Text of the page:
shocking was the sudden death of one of its young stars, Anton Yelchin, who played Chekov in the nu alternate timeline. But these days there's a lot of attention to a feature of the nu Sulu in the new movie: namely a scene indicating that he is gay, with a life partner and a daughter.
That this is the first openly LGBTQ character in a Star Trek story onscreen has been met with the ironic opposition of the actor who played Sulu in the classic universe, George Takei, a gay man who came out long after his last appearance in Star Trek.
Takei's reason is striking: while he welcomed an openly gay Trek character, a gay Sulu is contrary to Gene Roddenberry's vision of that character.
It's striking to me because Takei, who has become famous for castigating William Shatner as Captain Kirk, remains so loyal to Gene Roddenberry (even if, in this case, he may be mistaken.) GR's reputation has fallen in recent years, it seems, as critics have dwelt on his shortcomings so thoroughly that they seem to define him, even as STrek's 50th anniversary gets closer.
The distance of Nu Trek from GR is perhaps another factor, as it is the first onscreen Star Trek without a real connection to GR's, especially now that Leonard Nimoy is gone.
The defense for the nu Sulu being gay by Simon Pegg and Zachary Quinto makes a lot of sense. Takei does seem to not take into account that this is an alternate timeline. And it does make more of an impact that it is an established character. Update: Simon Pegg blogs about this and the new movie, via TrekMovie.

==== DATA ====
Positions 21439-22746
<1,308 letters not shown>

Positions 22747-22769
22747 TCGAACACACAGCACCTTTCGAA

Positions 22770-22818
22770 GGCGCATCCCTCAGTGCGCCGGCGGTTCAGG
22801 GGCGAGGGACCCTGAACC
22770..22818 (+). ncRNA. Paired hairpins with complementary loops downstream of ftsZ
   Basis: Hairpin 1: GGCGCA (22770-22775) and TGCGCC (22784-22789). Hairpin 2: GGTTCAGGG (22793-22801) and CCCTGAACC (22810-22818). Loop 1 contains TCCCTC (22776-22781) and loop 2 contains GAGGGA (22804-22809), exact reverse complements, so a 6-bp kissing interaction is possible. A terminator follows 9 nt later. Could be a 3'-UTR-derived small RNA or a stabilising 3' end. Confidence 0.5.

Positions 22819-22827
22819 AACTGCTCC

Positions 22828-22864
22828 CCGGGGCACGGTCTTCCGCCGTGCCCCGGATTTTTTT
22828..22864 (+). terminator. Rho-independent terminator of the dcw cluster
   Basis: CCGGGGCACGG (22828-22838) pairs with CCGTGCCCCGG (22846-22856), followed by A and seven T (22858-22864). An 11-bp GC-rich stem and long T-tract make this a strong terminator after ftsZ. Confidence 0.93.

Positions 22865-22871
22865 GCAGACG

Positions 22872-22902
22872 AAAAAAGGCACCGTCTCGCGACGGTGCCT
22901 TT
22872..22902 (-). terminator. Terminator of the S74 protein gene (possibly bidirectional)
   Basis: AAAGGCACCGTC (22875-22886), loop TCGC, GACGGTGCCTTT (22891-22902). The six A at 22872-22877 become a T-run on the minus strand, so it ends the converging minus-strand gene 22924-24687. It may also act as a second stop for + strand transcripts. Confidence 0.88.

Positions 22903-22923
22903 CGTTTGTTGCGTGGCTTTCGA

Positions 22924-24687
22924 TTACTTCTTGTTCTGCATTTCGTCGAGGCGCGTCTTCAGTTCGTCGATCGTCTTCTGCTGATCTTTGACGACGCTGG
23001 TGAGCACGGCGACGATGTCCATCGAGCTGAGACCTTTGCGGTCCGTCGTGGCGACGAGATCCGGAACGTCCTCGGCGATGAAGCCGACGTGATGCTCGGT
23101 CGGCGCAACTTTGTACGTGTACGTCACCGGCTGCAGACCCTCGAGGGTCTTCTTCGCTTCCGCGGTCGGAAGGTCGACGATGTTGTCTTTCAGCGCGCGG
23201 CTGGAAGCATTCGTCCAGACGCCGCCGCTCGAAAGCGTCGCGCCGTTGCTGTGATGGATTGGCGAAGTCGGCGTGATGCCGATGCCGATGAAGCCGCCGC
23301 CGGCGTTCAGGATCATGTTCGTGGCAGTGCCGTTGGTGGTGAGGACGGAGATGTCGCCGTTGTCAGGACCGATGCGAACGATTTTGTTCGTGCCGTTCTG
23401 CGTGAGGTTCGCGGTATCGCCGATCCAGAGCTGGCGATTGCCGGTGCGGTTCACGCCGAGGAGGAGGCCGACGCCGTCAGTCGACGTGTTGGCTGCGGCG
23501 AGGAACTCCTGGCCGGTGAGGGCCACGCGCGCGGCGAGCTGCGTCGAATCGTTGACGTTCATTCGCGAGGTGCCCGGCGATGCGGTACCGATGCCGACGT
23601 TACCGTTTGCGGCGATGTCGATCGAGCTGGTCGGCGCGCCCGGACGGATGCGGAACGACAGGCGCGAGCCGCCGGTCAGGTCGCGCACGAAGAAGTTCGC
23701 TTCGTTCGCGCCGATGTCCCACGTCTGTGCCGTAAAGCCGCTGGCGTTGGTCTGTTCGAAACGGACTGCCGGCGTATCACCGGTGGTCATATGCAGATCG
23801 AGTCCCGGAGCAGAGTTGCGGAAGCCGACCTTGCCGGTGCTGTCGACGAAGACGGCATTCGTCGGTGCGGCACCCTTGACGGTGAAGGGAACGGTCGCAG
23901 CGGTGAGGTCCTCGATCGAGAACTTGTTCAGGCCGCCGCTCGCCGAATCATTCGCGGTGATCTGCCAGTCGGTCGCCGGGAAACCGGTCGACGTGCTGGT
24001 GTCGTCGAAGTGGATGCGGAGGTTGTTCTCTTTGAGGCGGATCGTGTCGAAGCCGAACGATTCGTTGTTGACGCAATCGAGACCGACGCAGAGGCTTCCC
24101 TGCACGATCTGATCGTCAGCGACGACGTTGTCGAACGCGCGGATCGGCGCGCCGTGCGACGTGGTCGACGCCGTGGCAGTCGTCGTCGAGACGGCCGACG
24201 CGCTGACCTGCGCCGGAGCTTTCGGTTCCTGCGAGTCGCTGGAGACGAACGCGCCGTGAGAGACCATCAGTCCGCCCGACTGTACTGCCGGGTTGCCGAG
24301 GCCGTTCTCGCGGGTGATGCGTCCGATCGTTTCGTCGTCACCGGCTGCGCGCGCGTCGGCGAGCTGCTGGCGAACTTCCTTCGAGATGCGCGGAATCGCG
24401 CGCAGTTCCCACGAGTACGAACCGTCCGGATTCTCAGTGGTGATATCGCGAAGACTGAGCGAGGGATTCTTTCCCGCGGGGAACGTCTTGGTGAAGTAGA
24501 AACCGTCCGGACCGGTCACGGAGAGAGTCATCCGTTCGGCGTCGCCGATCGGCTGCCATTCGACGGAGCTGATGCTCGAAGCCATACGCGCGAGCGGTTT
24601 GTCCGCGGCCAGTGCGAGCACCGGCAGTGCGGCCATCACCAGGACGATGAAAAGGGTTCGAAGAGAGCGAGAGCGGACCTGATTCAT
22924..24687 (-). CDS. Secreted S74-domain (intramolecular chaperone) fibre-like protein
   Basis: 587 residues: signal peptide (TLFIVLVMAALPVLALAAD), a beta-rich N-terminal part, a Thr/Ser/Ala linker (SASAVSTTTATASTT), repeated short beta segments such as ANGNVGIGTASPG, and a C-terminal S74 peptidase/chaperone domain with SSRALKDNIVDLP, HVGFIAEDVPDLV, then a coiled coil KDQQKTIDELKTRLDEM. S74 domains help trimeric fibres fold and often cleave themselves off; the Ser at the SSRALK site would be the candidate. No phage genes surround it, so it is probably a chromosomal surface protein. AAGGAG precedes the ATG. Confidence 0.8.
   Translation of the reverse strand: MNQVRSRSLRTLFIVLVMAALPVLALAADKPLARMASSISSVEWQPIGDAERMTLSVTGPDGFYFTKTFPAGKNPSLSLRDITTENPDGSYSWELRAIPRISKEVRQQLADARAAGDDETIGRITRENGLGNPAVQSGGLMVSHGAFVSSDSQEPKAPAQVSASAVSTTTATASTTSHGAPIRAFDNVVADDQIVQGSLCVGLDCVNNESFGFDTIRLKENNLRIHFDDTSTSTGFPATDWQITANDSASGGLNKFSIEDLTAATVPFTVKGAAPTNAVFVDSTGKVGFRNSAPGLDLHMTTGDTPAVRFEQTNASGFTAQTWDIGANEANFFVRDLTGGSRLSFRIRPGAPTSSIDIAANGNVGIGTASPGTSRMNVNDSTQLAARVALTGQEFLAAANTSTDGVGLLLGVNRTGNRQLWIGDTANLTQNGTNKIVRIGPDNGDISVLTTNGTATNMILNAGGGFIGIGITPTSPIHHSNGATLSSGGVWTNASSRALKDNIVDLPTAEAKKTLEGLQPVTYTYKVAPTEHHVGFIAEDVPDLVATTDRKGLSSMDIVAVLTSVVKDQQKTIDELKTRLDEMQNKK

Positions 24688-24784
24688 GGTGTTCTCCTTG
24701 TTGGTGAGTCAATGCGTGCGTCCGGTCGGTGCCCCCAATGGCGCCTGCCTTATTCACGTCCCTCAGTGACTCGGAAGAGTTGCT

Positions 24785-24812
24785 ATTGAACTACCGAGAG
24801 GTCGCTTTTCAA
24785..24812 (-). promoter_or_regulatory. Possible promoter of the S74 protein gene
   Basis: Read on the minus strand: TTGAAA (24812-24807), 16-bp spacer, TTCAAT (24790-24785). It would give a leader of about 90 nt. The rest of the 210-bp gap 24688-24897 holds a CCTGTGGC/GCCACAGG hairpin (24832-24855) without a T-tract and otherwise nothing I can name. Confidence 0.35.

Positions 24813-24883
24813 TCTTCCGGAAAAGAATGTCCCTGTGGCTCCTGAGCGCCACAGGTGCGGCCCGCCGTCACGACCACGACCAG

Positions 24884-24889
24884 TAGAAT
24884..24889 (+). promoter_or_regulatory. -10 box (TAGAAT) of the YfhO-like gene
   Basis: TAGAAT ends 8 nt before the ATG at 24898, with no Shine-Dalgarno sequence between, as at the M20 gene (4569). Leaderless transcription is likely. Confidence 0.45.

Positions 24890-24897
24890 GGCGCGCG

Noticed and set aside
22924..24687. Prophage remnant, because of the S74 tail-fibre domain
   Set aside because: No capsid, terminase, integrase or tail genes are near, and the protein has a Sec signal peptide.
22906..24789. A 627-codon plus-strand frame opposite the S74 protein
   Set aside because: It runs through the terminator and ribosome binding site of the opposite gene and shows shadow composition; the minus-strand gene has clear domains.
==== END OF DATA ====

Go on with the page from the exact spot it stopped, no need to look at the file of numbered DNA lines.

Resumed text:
As for why GR didn't portray a gay character, it's also worth mentioning that the image of a gay man with a life partner and child could not have been seen until recently, for such a family simply didn't exist, at least openly. Though bold and visionary, it would have been very difficult for most viewers to envisage, even in the far future.
Some producers and writers who worked with GR have since complained about him (for allegedly hogging credit mostly) and reacted against his prevailing image. But actors who worked with GR have generally remained loyal, and many of them were in a better position to see his flaws that many of his critics today who never even met him.
As for the new film, I find myself guiltily uninterested. It may be the first Star Trek movie I don't see immediately upon its release. I reserve the right to change my mind about this, but I doubt I will write about it anytime soon in this space. I am much more focused on the 50th anniversary, and the soul of Star Trek as expressed in the GR era, especially in the original series and Next Gen. So there will be more Trek50 to come.